The article noted just what a rarity this is: Gunn's statement marks "the first time a Mississippi Republican elected official has publicly called for the removal of the emblem that served as the battle flag flown by the Confederate army during the Civil War."
 
Around the same time, Walmart announced it will stop selling all Confederate flag merchandise in its stores.

Key vote on trade and other headlines

06/23/15 07:45AM

McConnell asks senators to cast pro-trade vote once more. (AP)

Inside the Republican reversal on the confederate flag. (Politico)

Hillary Clinton to meet with church officials near Ferguson unrest. (AP)

Why Ted Cruz can't quit the gay-marriage fight. (Bloomberg Politics)

The best questions from Mike Huckabee's Facebook Q&A. (TPM)

Support for sending troops to fight ISIS split by party according to new poll. (WSJ)

Putin's plot to get Texas to secede. (Politico Magazine)

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Monday's Mini-Report, 6.22.15

06/22/15 05:30PM

Today's edition of quick hits:
 
* Afghanistan: "The Taliban attacked the Afghan Parliament on Monday just as lawmakers were convening for their third attempt to confirm a defense minister, while in northern Afghanistan a second district fell to Taliban insurgents."
 
* South Carolina: "The judge who oversaw a bond hearing for a man accused of fatally shooting nine people at a historic black church in Charleston was previously reprimanded for using a racial slur while on the bench. Charleston County Magistrate James Gosnell Jr., who presided over confessed gunman Dylann Roof's bond hearing on Friday, made the comments in a courtroom over a decade ago."
 
* Best wishes for a speedy recovery, Part I: "[Maryland] Gov. Larry Hogan said Monday he's been diagnosed with a 'very advanced and very aggressive' cancer. The governor said he learned of the illness last week after returning from a trade mission to Asia. He said the cancer had spread to multiple parts of his body, but he expected to fight and beat the disease."
 
* Best wishes for speedy recovery, Part II: "Sen. Angus King will undergo surgery this week to address a prostate cancer diagnosis he received earlier this year. The Maine independent said the prostate cancer was detected early, as was skin cancer some 40 years ago from which he fully recovered. 'And once again, early detection during an annual physical put me on the path to wellness.'"
 
* A lead: "DNA from at least one of the two escaped New York prisoners was found at a burglarized cabin in a rural town about 20 miles from the prison, sources told NBC News on Monday. The search for the men, Richard Matt and David Sweat, focused on the town of Owls Head after the DNA was found on Saturday."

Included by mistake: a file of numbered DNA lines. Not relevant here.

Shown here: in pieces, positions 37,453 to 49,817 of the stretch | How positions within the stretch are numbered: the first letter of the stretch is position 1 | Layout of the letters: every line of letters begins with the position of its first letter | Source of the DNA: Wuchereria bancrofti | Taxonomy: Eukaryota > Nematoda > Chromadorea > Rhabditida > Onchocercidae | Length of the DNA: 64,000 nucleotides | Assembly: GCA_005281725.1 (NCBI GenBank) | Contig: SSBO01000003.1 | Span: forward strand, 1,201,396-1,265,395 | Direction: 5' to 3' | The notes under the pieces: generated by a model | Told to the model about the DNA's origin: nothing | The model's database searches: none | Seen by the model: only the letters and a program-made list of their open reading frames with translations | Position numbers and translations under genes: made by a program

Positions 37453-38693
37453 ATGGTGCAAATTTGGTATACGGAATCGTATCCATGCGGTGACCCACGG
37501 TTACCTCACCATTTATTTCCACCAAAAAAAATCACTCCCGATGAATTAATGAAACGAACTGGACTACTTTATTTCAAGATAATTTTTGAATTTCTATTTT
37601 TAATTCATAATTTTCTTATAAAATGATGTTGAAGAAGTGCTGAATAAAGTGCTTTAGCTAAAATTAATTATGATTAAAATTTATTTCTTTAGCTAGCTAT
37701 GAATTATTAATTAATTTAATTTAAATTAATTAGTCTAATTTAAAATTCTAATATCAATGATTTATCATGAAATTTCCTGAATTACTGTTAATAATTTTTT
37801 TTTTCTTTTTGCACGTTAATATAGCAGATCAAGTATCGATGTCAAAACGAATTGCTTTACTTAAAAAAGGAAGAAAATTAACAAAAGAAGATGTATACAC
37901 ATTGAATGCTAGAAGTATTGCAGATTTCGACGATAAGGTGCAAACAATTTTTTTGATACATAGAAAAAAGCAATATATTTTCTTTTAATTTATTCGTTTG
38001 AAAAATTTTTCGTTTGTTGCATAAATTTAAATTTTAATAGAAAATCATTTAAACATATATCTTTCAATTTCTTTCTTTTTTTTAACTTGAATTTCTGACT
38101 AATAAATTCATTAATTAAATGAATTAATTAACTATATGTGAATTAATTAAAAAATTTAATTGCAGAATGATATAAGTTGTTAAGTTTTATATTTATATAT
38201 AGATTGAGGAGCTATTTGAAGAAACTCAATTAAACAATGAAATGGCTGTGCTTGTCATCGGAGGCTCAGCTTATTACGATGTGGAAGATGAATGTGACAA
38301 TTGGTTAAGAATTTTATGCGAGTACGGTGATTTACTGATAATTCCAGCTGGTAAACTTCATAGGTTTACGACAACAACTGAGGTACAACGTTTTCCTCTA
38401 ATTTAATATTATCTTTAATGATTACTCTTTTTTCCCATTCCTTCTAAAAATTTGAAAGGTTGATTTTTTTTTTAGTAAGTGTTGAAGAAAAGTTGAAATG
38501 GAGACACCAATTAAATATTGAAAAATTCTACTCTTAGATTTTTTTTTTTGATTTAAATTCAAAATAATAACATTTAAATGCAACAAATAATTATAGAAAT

* He's obviously correct: "In an interview released Monday, President Barack Obama said that combating racism didn't end with making racial slurs impolite."
 
* Middle East: "A U.N.-backed commission presented findings Monday suggesting that both Israelis and Palestinians violated international law and committed possible war crimes during the Gaza war last summer that left thousands dead and wide swaths of the coastal enclave in ruins."
Governor Nikki Haley addresses a full church during a prayer vigil held at Morris Brown AME Church, South Carolina, June 18, 2015. (Photo by Grace Beahm/Pool/Reuters)

S.C. governor: 'It's time to move the flag'

06/22/15 05:01PM

In the face of growing public pressure, South Carolina Gov. Nikki Haley (R) announced this afternoon that she wants the Confederate battle flag to be taken down from the capitol grounds. The Republican governor's announcement comes five days after a white gunman murdered nine African Americans at a historic Charleston church. MSNBC's Aliyah Frumin reported:
"It's time to move the flag from the capitol grounds," Haley said to loud applause at a press conference, amid mounting pressure to remove the controversial flag following the massacre, which authorities have called a hate crime. Haley appeared at a press conference alongside other South Carolina leaders, including U.S. Sens. Lindsey Graham and Tim Scott and U.S. Rep. James Clyburn, all of whom reportedly support the removal of the flag.
 
"By removing a symbol that divides us, we can move forward as a state in harmony and we can honor the nine blessed souls who are in heaven," Haley added.
Of particular interest is the legislative procedure that will unfold. Not only is South Carolina's legislature in recess, but under state law, it would take a two-thirds majority in both the GOP-led state House and the GOP-led state Senate to remove the flag.
 
The governor, however, is calling for immediate action. Lawmakers are expected to meet tomorrow to discuss an unrelated budget matter, but they'll also consider a special session to address the flag issue specifically. Depending on the appetite for change, and the governor's sway with members, that session could come very quickly.
 
As for the broader political context, Haley has done the Republican presidential field an enormous favor.